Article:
HBO Documentary Film: MEA MAXIMA CULPA: SILENCE IN THE HOUSE OF GOD

By Jef Dinsmore on Feb 5, 2013 to Documentaries

Overview: This documentary investigates the secret crimes of Father Lawrence Murphy, a charismatic Milwaukee priest who abused more than 200 deaf children in aDoc logo2 school under his control. The film documents the first known public protest against clerical sex abuse in the U.S., which led to a case that spanned three decades and ultimately resulted in a lawsuit against the pontiff himself.  At the heart of the film is a small group of heroes –Terry Kohut, Gary Smith, Arthur Budzinksi and Bob Bolger. These courageous deaf men set out to expose the priest who had abused them and sought to protect other children, making their voices heard. The filmmaker uses the voices of actors Chris Cooper, Ethan Hawke, Jamey Sheridan and John Slattery to tell the stories of men abused by Murphy. However, it is the faces and expressions of the courageous deaf men that illustrate the indelible effect Murphy continues to have on their lives. In addition to the Father Murphy case, this Alex Gibney Film spotlights similaMeaMaxima Posterr sex abuse cases in Ireland and Italy.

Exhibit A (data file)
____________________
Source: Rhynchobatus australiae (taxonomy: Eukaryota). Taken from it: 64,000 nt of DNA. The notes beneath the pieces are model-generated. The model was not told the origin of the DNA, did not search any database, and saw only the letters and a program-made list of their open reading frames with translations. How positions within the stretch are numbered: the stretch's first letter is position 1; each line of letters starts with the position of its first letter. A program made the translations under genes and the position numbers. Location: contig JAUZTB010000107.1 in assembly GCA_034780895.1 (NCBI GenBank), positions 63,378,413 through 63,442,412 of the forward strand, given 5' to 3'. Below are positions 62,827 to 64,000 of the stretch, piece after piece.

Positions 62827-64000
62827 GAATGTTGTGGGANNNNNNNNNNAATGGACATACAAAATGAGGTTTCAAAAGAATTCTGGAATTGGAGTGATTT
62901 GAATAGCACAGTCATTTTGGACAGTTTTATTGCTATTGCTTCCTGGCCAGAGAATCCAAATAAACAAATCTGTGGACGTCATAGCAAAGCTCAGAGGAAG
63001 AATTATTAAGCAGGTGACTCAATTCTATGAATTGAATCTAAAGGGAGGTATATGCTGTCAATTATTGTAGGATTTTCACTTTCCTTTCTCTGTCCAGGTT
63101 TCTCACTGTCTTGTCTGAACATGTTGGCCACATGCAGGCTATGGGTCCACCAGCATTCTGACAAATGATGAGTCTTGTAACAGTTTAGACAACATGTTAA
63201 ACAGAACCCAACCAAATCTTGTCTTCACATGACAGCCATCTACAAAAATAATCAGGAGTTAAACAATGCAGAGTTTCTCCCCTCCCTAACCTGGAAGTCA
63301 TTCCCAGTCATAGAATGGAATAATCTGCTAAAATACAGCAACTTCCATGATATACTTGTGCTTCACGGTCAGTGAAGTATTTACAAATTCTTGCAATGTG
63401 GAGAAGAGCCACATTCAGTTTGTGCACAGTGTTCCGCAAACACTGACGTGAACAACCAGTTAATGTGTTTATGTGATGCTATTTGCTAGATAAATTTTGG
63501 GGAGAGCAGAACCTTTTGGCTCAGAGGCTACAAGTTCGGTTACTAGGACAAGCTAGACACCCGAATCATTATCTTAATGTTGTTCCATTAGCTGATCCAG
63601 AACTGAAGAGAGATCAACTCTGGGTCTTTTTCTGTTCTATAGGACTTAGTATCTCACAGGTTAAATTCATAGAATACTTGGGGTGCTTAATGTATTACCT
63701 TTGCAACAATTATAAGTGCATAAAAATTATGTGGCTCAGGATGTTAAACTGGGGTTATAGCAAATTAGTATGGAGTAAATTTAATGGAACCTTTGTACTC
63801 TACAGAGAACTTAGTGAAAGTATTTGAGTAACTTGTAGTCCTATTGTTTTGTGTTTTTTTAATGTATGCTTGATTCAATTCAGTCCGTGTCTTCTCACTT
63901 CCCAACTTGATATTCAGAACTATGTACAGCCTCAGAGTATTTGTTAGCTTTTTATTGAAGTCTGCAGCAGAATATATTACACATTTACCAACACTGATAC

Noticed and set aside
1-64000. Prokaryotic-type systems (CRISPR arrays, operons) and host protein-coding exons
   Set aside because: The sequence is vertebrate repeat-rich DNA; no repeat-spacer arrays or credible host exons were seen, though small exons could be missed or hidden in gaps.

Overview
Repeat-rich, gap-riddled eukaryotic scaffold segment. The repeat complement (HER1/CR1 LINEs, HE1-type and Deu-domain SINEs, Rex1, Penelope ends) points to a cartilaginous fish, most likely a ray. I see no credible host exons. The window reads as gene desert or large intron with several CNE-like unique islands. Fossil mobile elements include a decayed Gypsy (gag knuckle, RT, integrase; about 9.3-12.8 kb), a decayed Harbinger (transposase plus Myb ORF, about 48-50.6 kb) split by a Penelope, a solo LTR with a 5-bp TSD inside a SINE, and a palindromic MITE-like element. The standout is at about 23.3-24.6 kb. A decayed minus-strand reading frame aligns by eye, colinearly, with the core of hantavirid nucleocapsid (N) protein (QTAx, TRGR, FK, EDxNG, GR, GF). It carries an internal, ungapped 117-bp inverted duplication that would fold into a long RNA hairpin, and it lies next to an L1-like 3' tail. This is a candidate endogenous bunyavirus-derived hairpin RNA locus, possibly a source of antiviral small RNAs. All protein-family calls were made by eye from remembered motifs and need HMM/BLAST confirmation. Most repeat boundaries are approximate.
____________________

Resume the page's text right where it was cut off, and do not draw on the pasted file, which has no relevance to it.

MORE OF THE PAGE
Expectations: Pedophilia by clergy; that is one serious hot topic.  Though this documentary will try to look at the large scale problem as it traces all the way to the top echelon to lay blame it has to be broken down. It has to be told to us by citing examples. The main example as mentioned in the paragraph above is a powerful one. 200 molested children are at the heart of the matter. I expect this examination of the problem to really only scratch the surface but stir up emotions.

I also know that those emotions will be the ones Gibney expects from viewers. Also what will remain is the burning question – why was…no, why is this allowed to happen?